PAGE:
Last Tuesday at the Mountain View campus of LinkedIn, David Coleman, author of Collaboration 2.0, spoke on collaboration at the SDForum’s Web 2.0 SIG. While highlighting a few of the thousands of collaboration products on the market, Coleman praised Chatter as an effective collaboration tool and dismissed SharePoint as a “micro-silo” that hinders rather than fosters collaboration.
Dell uses both Chatter and SharePoint internally, and I’ve been involved in quite a few SharePoint projects as a consultant. And in my experience, both tools can be useful for collaboration, though each is suited to different levels of collaboration.
Chatter, a micro blogging product from Salesforce.com, works well for broad, but shallow collaboration. I use it to keep tabs of what goes on within Dell as a whole. I follow Michael Dell’s chatter feed as well as those of a few other leaders. I follow the social media group since I have a particular interest in their work.
But when I need to collaborate intensely within a team on a project—jointly drafting documents, tracking issues, keeping to a calendar, monitoring tasks—then SharePoint is better suited for the job. Chatter just does not offer project collaboration functionality. I do not know of any team within Dell that uses Chatter to organize around projects.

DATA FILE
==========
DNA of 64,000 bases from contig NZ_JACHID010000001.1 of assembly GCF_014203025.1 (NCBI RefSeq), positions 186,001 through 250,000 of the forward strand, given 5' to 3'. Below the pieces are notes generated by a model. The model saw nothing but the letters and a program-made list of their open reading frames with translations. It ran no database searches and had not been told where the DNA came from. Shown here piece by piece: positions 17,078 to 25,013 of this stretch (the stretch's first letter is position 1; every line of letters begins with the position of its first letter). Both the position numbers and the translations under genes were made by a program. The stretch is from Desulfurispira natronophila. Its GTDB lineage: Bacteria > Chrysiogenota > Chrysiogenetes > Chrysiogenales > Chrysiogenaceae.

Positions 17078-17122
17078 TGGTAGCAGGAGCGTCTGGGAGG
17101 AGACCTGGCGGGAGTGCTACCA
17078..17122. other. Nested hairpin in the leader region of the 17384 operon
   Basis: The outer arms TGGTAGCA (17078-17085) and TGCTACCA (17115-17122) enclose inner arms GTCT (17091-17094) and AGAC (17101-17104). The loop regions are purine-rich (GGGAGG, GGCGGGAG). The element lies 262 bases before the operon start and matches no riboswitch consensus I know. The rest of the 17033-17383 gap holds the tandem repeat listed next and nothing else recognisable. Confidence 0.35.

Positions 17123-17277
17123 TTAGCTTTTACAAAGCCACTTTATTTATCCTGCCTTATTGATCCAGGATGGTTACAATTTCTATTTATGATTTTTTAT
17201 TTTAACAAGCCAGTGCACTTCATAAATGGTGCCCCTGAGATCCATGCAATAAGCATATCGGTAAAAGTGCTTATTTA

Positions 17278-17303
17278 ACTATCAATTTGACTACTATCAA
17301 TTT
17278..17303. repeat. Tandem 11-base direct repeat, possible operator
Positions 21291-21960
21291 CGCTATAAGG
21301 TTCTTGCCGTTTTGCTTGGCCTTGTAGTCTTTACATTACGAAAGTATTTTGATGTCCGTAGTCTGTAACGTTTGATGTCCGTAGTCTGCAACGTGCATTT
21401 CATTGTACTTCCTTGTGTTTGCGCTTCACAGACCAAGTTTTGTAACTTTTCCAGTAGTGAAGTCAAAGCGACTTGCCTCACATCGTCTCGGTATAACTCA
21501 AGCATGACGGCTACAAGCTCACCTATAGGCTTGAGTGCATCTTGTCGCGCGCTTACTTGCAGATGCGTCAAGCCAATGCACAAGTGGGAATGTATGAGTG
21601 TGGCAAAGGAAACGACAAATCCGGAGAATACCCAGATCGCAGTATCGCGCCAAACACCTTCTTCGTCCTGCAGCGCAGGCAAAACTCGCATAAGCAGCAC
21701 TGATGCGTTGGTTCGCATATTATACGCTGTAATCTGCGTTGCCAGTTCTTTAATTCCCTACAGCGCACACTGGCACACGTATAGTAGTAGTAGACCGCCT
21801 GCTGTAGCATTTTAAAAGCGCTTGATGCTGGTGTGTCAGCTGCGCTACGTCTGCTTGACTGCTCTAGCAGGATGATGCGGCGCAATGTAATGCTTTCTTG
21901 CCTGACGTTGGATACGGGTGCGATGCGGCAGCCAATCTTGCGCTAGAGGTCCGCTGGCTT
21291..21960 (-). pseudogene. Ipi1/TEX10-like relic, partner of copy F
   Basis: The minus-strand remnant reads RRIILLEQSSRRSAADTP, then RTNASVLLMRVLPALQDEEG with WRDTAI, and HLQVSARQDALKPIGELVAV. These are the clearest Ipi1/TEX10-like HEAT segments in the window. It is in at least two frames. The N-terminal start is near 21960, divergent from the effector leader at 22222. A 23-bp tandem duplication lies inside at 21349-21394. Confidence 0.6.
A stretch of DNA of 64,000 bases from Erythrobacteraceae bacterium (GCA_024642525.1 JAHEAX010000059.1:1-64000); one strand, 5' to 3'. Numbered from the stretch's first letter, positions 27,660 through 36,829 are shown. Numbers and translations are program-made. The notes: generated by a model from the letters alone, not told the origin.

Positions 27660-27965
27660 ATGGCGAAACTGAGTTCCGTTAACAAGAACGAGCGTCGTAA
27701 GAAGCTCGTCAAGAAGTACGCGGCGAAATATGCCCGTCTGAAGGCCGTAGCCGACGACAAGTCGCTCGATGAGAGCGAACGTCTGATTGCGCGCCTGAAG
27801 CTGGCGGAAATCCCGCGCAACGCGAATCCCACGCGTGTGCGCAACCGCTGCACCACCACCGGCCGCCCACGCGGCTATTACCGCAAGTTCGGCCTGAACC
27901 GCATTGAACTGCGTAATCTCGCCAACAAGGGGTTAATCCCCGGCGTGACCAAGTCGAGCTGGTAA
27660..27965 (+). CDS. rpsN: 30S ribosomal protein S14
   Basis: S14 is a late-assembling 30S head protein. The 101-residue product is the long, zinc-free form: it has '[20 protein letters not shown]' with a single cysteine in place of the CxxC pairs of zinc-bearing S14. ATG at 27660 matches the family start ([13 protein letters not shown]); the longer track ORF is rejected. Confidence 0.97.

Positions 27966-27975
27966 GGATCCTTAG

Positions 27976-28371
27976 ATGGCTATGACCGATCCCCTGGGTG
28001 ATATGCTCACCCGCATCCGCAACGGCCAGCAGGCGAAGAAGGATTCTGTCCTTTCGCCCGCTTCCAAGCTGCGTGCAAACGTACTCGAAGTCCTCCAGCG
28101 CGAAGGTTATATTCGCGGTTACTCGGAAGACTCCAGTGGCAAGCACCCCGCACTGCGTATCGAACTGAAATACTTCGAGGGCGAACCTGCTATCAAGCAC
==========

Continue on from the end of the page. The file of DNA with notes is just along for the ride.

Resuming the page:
I think of SharePoint as a room arranged for a specific team to work together on a project together. The room may even have a lock on the door to protect confidentiality. Chatter is a bit more like an enterprise water cooler, shared by all and suitable for micro conversations. Both tools foster communication, and hence collaboration, but in different ways.
(As an aside, SharePoint 2010 includes a great deal of social media-like functionality that can, where appropriate, carry conversations outside of the walls of a workspace, which I think makes for an interesting collaboration space.)
Are these really different levels of collaboration? Anybody else have other different takes on these two tools?